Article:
Album review of Steven Wilson’s “4½”

Reviewed by: Elliot Klimowski
Rating: 8/10
Steven Wilson has historically been the musician version of that car that your weird uncle has been driving since 1984; he’s a bit kooky at times, long in the (musical) tooth, but 100% reliable in delivering you where you want to go. Recent falling out with Porcupine Tree aside, Steven has been busy at work short off the release of Hand. Cannot. Erase. just under a year ago. With 4 1/2 he brings us a 37-minute album which for poor-as-dirt grad students with no time is a useful object for which to provide a review. Short enough even that I am completely unashamed of a track-by-track rundown of Stevey-prog’s Damnation- and Riverside-invoked work.

My Book of Regrets – I want to hate that the low-E string sounds so out of tune at times due to tonal oscillation but, as the unintending master of that anomaly, I shall refrain from comment. Stevey-prog frequently plans his albums almost like a baseball line-up with the first track being an all around solid player deficient in no areas of skill. My Book of Regrets contains a solid amount of variety but isn’t so catchy as to steal the show from the get-go.

Year of the Plague – Wow. Few challengers for the title of “best summer sadness song” would field a better showing than Year of the Plague. Beautiful orchestral/acoustic piece with advanced chordal arrangements. Really brings out the memories of that relationship you screwed up back when you were and idiot who knew everything.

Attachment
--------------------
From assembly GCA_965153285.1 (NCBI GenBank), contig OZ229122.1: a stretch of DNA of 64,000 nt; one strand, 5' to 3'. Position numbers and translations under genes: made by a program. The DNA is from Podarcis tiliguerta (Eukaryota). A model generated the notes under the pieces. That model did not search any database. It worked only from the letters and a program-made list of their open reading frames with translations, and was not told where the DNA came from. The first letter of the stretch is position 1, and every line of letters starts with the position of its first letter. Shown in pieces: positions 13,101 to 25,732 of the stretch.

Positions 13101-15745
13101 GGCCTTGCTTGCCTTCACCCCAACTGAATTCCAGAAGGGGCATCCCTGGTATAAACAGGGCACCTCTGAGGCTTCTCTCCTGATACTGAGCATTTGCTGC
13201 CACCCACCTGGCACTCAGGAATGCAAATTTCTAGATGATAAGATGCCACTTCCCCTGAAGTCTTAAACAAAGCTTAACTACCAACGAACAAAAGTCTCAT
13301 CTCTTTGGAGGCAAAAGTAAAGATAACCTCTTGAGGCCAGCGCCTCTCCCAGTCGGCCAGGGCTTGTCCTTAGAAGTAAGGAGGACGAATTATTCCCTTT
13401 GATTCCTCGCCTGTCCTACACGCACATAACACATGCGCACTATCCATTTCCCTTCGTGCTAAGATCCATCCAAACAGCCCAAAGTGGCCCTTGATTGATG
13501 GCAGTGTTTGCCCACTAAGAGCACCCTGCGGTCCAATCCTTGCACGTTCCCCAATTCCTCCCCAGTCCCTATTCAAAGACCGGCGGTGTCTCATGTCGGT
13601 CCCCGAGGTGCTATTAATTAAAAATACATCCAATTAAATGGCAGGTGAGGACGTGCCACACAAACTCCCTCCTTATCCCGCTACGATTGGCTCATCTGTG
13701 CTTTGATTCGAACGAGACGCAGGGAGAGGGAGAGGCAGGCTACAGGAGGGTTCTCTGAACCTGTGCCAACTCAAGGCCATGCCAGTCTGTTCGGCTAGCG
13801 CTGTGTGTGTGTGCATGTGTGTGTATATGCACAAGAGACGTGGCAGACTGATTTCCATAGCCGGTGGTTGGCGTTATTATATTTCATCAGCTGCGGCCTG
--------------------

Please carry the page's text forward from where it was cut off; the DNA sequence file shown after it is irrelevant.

Happiness III – Definitely going to get radio play on my show at University. Certainly the most accessible song on the album, which of course for Stevey-prog means 27 borrowed chords, 43 modal shifts, and, actually, zero bars of 13/16 time. But the title lies not, super upbeat and a well-placed (and somewhat rare) happy song.

Sunday Rain Sets In – Kind of a bizarre instrumental track here. Begins kind of in the manner in which Year of the Plague left off and finishes with a quixotic arrangement of imbroglioic sounds resulting in what comes across as a long segue into Vermillioncore. I would be curious to know what other stuff he loft off the album, but this song kept 4 1/2 from simply being released as an EP.

Vermillioncore – While the transition from the oddly-ended Sunday Rain Sets In to this piece is about as smooth as driving from one rocky road onto another, Vermillioncore will undoubtedly please long-time Porcupine Tree fans as the upbeat passages invoke memories of Fear of a Blank Planet while the riffs themselves hearken to In Absentia and Deadwing. Definitely going to create a tab for this one.

Don’t Hate Me – Speaking of Porcupine Tree, the first album of theirs I ever purchased contains the original version of this song. However, this rendering of Don’t Hate Me features Ninet Tayeb on chorus vocals! Famous for her highly built-up profile in Israel, Tayeb’s contribution to the recording is highly evocative of how Lee Douglas performs with Anathema.

If Stevey-prog is beginning to get into the perennial habit of intermittent releases like this, bring ’em on. Although, dropping $15 on what is essentially a long EP clearly now labels K-Scope as the financially hipster record company of the century, seeing as the digital is only $7. All the same, in spite of its ridiculously short length, 4 1/2 is an indication that Stevey-prog isn’t running out of ideas yet, and we should look ahead with subdued fan-girl anticipation for the next release.

FCC Violations: None
RIYL: Porcupine Tree, Opeth, Riverside, Spock’s Beard
Favorite Tracks: 3, 2, 5

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